if the additional electric field which enforces the equal penetration of ions and electrons

(quasineutrality) is included [Onsager et al., 1998]. So far, though, these models have

not been able to reproduce all of the detailed characteristics seen in the particle data

[Fuselier et al., 1999].
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1.4 Size Scales



       The cusp proper averages approximately 2 to 3 hours wide in MLT centered at

noon, and about 1º to 5º in IL centered at about 78º IL (1º ~ 100 km) [Newell and Meng,

1988; Lundin 1988; Aparicio et al., 1991]. Its location and size vary with changes in the

IMF direction and solar wind dynamic pressure, but it is always present [Newell and

Meng, 1988]. The above size and location represent statistical averages and are quite

large. At low altitude orbits (1000 km polar circular), a feature of this size will be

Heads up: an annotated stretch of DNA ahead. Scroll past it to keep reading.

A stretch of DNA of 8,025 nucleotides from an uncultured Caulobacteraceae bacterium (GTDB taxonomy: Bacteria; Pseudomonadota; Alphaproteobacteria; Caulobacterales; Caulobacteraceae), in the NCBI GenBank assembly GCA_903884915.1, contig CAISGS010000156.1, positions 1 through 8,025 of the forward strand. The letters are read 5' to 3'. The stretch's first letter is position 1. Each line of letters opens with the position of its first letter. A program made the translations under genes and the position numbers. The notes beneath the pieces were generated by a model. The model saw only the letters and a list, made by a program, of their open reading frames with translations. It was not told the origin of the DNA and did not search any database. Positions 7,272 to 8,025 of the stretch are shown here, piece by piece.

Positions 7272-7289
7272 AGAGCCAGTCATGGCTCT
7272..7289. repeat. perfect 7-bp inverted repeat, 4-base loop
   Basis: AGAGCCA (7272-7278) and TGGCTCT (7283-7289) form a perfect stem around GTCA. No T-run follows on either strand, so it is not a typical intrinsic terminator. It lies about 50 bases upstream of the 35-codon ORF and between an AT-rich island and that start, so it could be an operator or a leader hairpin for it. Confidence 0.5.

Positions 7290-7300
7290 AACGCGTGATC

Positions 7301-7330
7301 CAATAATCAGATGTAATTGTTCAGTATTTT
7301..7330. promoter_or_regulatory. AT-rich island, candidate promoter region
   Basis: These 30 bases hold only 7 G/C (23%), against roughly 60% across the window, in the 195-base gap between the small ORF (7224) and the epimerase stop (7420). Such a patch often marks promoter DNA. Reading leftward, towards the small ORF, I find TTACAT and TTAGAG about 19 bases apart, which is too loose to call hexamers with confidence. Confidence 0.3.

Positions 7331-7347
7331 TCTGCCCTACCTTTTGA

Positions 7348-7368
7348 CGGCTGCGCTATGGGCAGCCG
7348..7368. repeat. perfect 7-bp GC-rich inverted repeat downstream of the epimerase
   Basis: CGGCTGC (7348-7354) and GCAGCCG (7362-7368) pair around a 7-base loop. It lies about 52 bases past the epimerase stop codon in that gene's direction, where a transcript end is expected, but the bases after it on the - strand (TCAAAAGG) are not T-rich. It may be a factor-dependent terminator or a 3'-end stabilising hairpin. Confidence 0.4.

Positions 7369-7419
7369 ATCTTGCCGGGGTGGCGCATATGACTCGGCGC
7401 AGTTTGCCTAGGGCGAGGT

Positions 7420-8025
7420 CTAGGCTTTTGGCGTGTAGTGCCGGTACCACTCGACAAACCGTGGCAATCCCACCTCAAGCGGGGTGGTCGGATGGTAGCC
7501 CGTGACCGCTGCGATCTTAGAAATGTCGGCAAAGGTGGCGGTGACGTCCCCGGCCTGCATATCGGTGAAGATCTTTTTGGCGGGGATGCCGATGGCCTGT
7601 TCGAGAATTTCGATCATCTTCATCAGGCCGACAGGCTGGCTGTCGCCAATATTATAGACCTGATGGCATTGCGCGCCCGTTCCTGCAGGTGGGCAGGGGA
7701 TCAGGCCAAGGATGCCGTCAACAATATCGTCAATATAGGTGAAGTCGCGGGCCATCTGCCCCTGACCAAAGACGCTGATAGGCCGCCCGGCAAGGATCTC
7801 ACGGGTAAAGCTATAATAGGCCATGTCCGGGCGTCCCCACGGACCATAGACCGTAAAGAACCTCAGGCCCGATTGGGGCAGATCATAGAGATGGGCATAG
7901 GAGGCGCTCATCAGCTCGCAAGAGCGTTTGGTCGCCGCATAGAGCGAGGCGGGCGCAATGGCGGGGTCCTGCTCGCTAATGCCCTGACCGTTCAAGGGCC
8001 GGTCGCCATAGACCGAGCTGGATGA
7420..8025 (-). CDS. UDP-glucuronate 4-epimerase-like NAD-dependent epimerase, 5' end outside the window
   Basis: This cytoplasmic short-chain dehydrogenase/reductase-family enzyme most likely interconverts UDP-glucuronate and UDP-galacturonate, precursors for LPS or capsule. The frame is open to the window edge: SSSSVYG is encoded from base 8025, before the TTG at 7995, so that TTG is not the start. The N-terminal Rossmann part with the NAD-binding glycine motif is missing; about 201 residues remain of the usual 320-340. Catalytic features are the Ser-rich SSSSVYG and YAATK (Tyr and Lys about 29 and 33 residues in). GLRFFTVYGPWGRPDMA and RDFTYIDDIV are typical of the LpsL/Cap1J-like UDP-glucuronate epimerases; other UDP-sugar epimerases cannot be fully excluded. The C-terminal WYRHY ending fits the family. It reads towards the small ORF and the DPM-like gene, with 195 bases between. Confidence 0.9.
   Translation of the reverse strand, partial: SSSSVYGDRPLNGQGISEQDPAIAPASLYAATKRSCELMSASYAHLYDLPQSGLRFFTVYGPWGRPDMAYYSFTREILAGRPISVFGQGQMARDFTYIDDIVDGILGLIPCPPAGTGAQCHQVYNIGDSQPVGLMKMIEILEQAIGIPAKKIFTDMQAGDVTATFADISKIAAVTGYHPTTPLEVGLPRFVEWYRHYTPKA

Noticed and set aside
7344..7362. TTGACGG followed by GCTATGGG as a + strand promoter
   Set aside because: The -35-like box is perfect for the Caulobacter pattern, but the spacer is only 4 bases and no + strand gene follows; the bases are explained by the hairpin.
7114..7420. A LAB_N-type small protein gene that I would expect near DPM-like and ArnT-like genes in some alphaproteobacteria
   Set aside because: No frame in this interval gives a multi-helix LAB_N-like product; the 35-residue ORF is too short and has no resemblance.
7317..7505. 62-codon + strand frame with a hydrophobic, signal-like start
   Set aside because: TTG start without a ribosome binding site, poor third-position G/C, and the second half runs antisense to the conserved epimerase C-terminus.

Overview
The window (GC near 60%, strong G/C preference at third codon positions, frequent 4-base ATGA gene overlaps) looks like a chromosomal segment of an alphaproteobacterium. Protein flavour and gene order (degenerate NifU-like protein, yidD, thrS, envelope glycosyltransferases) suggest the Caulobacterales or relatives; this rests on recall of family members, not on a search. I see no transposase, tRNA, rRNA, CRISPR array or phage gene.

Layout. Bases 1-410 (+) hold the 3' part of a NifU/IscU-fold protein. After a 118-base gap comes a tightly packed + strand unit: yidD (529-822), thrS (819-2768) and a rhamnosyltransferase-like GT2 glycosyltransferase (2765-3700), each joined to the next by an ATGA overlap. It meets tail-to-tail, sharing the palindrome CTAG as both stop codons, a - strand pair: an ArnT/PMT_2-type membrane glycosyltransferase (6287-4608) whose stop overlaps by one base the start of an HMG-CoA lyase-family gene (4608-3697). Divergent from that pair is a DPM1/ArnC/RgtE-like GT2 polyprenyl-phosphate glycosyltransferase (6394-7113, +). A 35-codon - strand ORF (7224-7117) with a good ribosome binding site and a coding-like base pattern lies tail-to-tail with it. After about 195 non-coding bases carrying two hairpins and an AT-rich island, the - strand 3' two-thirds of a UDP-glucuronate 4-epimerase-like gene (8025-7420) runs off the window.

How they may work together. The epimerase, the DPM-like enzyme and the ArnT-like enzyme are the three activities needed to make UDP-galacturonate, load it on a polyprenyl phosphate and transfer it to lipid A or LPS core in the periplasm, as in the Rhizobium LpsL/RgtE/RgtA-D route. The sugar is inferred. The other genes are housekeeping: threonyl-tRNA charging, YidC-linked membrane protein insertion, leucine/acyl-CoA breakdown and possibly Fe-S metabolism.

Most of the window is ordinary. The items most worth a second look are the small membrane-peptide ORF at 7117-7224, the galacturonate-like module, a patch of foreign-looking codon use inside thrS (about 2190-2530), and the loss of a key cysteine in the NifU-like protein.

traversed on average in about 15 seconds to a minute. Trajectories not cutting through

the center of the cusp would have even shorter traversal times, on the order of a few

seconds. Orbits with more equatorward inclinations may spend more time in the cusp,

depending on how much local time is covered while inside the appropriate latitude range.

A theoretical maximum for a cusp traversal (3 hours of local time at about 77º Latitude)

would be on the order of 8 minutes. It is important to note that while the quick traversals

of the cusp at low altitude may have limited the detail seen in the past, they have the

advantage of being more of a “snapshot”, with the data less likely to be contaminated

with temporal changes during the traversal.         The faster sample times of recent

instruments (described below) finally allows the detail to be seen without the need to rely

on higher altitudes and slower traversals, with the concomitant intermixing of populations

due to horizontal transport. That is, mid-altitude measurements, while showing many